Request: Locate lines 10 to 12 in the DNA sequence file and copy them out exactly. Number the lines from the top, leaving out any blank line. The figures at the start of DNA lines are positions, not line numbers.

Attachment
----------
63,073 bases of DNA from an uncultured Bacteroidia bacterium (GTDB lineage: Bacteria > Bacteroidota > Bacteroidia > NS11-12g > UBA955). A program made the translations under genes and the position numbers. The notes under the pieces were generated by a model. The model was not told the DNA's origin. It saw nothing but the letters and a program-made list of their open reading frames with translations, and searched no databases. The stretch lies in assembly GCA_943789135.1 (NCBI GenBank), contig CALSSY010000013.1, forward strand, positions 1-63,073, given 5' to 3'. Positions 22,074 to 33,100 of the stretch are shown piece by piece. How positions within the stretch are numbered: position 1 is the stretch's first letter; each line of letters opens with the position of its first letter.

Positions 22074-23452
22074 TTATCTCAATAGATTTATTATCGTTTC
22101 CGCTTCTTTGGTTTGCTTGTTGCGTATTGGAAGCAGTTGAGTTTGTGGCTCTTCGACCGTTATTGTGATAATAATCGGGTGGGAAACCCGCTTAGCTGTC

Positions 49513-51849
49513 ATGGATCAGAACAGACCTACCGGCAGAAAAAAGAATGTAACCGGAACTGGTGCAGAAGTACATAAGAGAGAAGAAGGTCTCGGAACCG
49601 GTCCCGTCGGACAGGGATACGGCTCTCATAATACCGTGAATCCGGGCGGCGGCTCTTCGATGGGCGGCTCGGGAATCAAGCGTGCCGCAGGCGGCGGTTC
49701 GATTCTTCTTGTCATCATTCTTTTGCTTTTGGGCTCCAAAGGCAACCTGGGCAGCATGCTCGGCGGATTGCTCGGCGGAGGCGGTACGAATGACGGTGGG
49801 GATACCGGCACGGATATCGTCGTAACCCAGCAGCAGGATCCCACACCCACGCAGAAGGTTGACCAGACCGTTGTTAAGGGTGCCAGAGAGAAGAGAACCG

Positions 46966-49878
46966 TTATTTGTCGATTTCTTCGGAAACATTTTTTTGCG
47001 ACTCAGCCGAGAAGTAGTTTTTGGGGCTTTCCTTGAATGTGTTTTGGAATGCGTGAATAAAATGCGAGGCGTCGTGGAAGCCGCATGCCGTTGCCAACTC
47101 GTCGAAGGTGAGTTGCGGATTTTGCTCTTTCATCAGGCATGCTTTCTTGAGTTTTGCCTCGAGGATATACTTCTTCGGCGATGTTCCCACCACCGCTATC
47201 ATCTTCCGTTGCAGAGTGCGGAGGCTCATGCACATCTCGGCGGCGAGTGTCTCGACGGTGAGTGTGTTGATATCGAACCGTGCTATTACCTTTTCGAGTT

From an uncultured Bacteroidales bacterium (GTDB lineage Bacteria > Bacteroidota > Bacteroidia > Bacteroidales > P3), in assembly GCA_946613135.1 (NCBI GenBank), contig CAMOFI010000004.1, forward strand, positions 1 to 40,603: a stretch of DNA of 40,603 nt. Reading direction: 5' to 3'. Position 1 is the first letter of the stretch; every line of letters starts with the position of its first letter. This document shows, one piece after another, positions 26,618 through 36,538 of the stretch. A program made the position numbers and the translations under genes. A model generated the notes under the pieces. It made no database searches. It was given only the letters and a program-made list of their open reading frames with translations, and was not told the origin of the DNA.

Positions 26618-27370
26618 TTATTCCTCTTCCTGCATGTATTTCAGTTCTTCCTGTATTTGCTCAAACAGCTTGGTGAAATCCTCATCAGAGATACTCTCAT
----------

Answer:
Positions 46966-49878
46966 TTATTTGTCGATTTCTTCGGAAACATTTTTTTGCG
47001 ACTCAGCCGAGAAGTAGTTTTTGGGGCTTTCCTTGAATGTGTTTTGGAATGCGTGAATAAAATGCGAGGCGTCGTGGAAGCCGCATGCCGTTGCCAACTC